Salt Lake City, Utah
June 20, 2004
June 20, 2004
June 23, 2004
9.315.1 - 9.315.8
Collaborative Efforts between the Local Industry and Engineering Technology and Biology Students in Building a DNA Microarrayer Saleh M. Sbenaty, Ph.D. Department of Engineering Technology and Industrial Studies Middle Tennessee State University
The current paper describes the collaborative efforts between engineering technology students, biology students, and a local industry in building an advanced microarrayer system for DNA testing. BioVentures, a biotech company located in Murfreesboro, TN and one of the world largest suppliers of DNA markers has sponsored the project. BioVentures has provided all materials and support while a combination of graduate and undergraduate student team from MTSU built the system and tested it. The team was supervised by a team of faculty from both the engineering technology and biology departments as well as biotech engineers from BioVentures. These collaborative efforts have resulted in a very positive and promising experience for all parties involved. A brief account of this experience and its outcomes, especially on the engineering technology students, will be presented.
Microarrays are an orderly arrangement of DNA samples spotted onto glass slides or nylon membranes. Each spot is typically a sequence of DNA representing a distinct gene. To achieve the desired precision, these spots are typically applied by machines called microarrayers. The overall array dimensions are approximately 2 cm by 2 cm. Each spot of DNA is 100 to 200 microns in diameter and up to 20,000 can be applied to one slide . Figure 1 shows how a microarray is printed.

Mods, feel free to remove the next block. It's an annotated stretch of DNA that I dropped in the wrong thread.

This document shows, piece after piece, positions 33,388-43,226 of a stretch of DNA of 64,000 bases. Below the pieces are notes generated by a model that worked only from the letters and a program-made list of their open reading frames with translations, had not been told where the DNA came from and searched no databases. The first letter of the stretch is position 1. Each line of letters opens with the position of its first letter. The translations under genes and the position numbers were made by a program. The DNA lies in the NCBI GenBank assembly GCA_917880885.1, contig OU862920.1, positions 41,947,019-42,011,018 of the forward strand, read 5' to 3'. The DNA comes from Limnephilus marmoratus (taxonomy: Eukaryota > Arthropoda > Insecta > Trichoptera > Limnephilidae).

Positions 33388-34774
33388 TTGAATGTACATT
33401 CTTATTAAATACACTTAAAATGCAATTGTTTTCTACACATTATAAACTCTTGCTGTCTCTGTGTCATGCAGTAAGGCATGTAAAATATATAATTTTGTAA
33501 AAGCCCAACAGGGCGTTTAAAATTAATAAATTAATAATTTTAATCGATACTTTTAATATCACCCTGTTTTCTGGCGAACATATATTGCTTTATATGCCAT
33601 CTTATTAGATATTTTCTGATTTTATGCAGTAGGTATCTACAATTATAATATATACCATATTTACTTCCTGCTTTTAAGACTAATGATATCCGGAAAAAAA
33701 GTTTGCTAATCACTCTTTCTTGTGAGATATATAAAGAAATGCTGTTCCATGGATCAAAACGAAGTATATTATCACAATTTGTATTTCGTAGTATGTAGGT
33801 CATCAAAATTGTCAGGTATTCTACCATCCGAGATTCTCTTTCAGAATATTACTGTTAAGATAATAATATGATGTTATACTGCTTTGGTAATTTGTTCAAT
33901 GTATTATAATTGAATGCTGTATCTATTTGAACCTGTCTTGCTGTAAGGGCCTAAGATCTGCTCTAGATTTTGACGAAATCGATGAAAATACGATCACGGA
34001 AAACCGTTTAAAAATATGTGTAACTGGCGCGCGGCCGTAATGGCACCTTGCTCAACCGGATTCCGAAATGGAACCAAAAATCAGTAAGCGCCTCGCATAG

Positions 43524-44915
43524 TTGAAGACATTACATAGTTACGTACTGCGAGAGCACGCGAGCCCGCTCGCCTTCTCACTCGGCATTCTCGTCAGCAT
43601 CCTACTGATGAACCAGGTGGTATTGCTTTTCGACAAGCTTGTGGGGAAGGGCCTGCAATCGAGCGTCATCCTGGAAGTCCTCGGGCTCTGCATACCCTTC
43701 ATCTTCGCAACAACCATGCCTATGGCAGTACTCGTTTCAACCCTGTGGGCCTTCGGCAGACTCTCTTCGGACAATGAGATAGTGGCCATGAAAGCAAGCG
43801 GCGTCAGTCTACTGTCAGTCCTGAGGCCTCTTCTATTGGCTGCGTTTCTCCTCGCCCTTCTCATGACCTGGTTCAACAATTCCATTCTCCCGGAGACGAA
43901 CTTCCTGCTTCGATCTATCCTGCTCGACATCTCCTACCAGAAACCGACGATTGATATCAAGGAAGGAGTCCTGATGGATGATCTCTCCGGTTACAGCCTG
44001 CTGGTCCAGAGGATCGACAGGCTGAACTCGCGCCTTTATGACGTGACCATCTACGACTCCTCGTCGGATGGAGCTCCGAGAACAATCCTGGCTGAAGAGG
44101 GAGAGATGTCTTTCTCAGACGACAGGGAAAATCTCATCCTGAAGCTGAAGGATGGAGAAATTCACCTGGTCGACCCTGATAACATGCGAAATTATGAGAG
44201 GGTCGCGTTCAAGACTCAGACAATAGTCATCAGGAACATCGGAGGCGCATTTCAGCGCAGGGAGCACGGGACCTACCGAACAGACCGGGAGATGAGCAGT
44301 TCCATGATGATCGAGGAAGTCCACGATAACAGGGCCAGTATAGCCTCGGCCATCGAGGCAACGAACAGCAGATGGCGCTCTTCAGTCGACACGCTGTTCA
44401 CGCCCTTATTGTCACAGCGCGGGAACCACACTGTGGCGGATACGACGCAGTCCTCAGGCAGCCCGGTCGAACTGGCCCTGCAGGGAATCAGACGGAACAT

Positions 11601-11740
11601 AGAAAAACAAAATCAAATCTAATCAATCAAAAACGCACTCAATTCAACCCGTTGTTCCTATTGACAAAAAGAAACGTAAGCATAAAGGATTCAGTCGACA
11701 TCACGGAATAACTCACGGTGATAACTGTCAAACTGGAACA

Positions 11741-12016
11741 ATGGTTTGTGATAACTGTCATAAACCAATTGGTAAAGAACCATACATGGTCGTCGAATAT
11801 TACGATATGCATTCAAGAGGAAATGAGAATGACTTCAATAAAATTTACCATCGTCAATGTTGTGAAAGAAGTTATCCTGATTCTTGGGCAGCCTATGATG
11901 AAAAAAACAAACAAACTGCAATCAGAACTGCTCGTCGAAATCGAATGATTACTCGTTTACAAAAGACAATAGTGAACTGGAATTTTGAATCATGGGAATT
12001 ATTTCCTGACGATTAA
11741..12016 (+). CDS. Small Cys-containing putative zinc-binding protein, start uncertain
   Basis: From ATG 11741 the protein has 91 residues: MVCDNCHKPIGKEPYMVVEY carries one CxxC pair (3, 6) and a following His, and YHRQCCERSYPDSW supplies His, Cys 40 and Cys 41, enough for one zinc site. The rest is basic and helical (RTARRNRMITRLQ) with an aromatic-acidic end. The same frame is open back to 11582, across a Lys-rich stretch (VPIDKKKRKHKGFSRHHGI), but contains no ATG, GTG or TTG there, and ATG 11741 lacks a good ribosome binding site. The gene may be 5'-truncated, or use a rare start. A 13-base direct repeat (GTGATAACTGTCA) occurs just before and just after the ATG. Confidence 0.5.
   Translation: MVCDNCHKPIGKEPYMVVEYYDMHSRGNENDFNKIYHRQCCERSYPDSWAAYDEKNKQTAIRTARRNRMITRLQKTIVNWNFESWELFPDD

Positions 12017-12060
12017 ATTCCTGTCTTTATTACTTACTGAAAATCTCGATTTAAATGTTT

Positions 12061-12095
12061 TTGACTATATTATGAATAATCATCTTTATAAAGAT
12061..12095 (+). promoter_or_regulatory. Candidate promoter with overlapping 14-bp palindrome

Figure 1. Printing microarrays .
The principle underlying the use of microarrays is DNA Hybridization. DNA is a double stranded molecule with each strand consisting of a stand of nucleotides. Each nucleotide consists of a sugar, phosphate, and nitrogenous base. There are four nitrogenous bases: adenine (A), guanine (G), cytosine (C), and thymine (T). The A of one stand will only bind with the T of the other stand, and C will only bind with G. The stands of DNA can be separated or denatured. As seen in figure 2, Separate strands will bind only if their bases are complementary. Using these properties, an unknown Proceedings of the 2004 American Society for Engineering Education Annual Conference & Exposition Copyright 2004, American Society for Engineering Education
Sbenaty, S. (2004, June), Collaborative Efforts Between The Local Industry And Engineering Technology And Biology Students In Building A Dna Micro Arrayer Paper presented at 2004 Annual Conference, Salt Lake City, Utah. https://peer.asee.org/13287
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